9. 9. Linux directory structure 9 / - root directory /bin – essential programs /boot – boot information for linux /dev – includes all devices /mnt – storage devices are mounted /proc – fluid data and status of kernel /sbin – sys admin software /etc – admin related config files and folders /home /lib /tmp /usr /var
    10. 10. Linux Variant 10 Suse Redhat Debian Mandrake Ubuntu Centos ScientificOS
    11. 11. Desktop Applications 11 Word processing (OpenOffice, Koffice) Programming (C, C++, Perl, Python, Java, PHP) Graphics (GIMP) Web browsers (Mozilla, Konquerer) Email (Evolution, Mozilla, KMail) Audio (amarok) Video (mplayer) Games (MAME)
    12. 12. Linux continue to grow… 12 Mobile OS: Android is Linux based  Major Virtualization flavour: Base kernel is Linux  Citrix Xen  Vmware Cloud solution - Openstack
    13. 13. 13
    14. 14. 14 2. Exploring Command line tools – shells, redirection, pipes
    15. 15. Shell 15  Bash – Baurne Again Shell (Default Shell)  Csh  Tcsh  Zsh  In GUI – xterm, kconsole
    16. 16. Shell Configuration Files 16  Login config files:  ~/.bashrc  ~/.profile  ~/.bash_login  ~/.bash_logout  Global configuration file  /etc/profile  /etc/bash.bashrc  Shell variable  Using Environment variables: env  PATH  alias  set  unset
    17. 17. Commands 17  Change the working directory – cd, cd~, cd /, cd /var/log  Display the working directory – pwd  Display a line of text – echo Hello  Execute a program – exec myprog  Time an operation – time lsof  Total execution time, user cpu time, system cpu time  Set options – environment variables  Terminate the shell  Exit  logout
    18. 18. MAN Page 18  1 Executable programs and shell commands  2 System calls provided by the kernel  3 Library calls provided by program libraries  4 Device files (usually stored in /dev)  5 File formats  6 Games  7 Miscellaneous (macro packages, conventions, and so on)  8 System administration commands (programs run mostly or exclusively  by root)  9 Kernel routines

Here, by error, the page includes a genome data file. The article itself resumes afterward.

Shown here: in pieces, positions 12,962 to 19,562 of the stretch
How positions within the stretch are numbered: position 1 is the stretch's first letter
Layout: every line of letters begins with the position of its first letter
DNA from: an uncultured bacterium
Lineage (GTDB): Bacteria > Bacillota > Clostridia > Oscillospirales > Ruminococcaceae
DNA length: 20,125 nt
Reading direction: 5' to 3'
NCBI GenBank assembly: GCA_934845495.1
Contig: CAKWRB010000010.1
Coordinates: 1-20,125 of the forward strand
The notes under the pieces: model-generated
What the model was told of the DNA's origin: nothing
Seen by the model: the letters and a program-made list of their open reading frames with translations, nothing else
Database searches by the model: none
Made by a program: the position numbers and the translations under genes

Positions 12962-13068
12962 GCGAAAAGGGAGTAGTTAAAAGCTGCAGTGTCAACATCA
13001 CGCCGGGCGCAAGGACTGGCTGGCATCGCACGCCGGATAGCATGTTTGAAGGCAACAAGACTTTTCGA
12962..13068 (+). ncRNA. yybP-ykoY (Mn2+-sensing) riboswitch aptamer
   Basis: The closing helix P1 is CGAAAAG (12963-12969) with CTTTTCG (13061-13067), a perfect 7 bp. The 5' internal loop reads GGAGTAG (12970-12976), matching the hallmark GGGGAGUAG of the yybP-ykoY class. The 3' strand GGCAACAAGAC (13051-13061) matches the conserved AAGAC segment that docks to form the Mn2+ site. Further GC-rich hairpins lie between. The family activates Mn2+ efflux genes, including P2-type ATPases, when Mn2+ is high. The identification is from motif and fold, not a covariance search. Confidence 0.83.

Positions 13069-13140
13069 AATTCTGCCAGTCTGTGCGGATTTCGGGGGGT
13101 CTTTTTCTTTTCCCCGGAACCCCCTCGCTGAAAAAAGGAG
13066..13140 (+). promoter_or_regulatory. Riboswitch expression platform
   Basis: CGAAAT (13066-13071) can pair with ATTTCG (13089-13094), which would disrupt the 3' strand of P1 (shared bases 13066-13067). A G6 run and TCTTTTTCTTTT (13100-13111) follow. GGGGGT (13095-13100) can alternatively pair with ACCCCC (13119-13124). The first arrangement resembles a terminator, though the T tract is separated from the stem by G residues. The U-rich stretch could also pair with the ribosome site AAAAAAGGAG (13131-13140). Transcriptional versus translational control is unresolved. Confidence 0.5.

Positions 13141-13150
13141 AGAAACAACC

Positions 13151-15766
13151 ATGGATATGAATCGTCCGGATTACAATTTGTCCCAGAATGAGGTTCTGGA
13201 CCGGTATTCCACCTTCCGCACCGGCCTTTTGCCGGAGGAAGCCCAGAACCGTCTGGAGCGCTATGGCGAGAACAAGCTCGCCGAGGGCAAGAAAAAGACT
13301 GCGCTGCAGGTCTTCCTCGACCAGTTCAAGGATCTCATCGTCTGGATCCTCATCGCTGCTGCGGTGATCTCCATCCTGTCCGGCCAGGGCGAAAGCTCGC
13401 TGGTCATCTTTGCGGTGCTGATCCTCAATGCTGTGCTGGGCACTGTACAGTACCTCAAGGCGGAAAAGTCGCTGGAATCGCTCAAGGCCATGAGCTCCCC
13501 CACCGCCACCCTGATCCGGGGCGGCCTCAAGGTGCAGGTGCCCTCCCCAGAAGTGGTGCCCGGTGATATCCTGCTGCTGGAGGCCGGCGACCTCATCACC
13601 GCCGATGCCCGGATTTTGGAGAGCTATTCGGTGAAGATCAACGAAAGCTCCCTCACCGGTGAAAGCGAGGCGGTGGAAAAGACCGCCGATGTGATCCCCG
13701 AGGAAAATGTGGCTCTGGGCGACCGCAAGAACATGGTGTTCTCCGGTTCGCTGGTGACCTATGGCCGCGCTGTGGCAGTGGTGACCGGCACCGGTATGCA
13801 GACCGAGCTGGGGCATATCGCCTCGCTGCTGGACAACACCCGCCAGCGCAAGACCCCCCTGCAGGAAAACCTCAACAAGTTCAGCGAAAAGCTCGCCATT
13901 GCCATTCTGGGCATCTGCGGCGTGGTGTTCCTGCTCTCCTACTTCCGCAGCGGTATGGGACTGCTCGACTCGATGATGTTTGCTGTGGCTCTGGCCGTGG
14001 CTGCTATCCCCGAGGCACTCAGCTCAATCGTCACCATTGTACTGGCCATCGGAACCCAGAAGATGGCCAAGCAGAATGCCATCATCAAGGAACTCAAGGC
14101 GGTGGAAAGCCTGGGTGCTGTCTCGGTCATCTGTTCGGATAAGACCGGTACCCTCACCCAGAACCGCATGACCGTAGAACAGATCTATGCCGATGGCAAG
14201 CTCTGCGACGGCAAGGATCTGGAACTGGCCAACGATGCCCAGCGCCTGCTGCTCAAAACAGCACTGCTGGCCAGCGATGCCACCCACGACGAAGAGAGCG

19. 19. Redirection 19  > : Creates a new file containing standard output. If the specified file exists, it’s overwritten.  >> : Appends standard output to the existing file. If the specified file doesn’t exist, it’s created.  2> : Creates a new file containing standard error. If the specified file exists, it’s overwritten.  2>> : Appends standard error to the existing file. If the specified file doesn’t exist, it’s created.  &> : Creates a new file containing both standard output and standard error. If the specified file exists, it’s overwritten.  < : Sends the contents of the specified file to be used as standard input.  << : Accepts text on the following lines as standard input.
    20. 20. Redirection continued… 20  <> : Causes the specified file to be used for both standard input and standard output.  tee command View the command and send the output to another file lsmod | tee lsmod.txt
    21. 21. Pipes 21  ps aux | grep apache  xargs  find ./ -name “*~” | xargs rm
    22. 22. Less is more 22  more  less
    23. 23. 23 3. Software Management – RPM, dpkg, yum, processes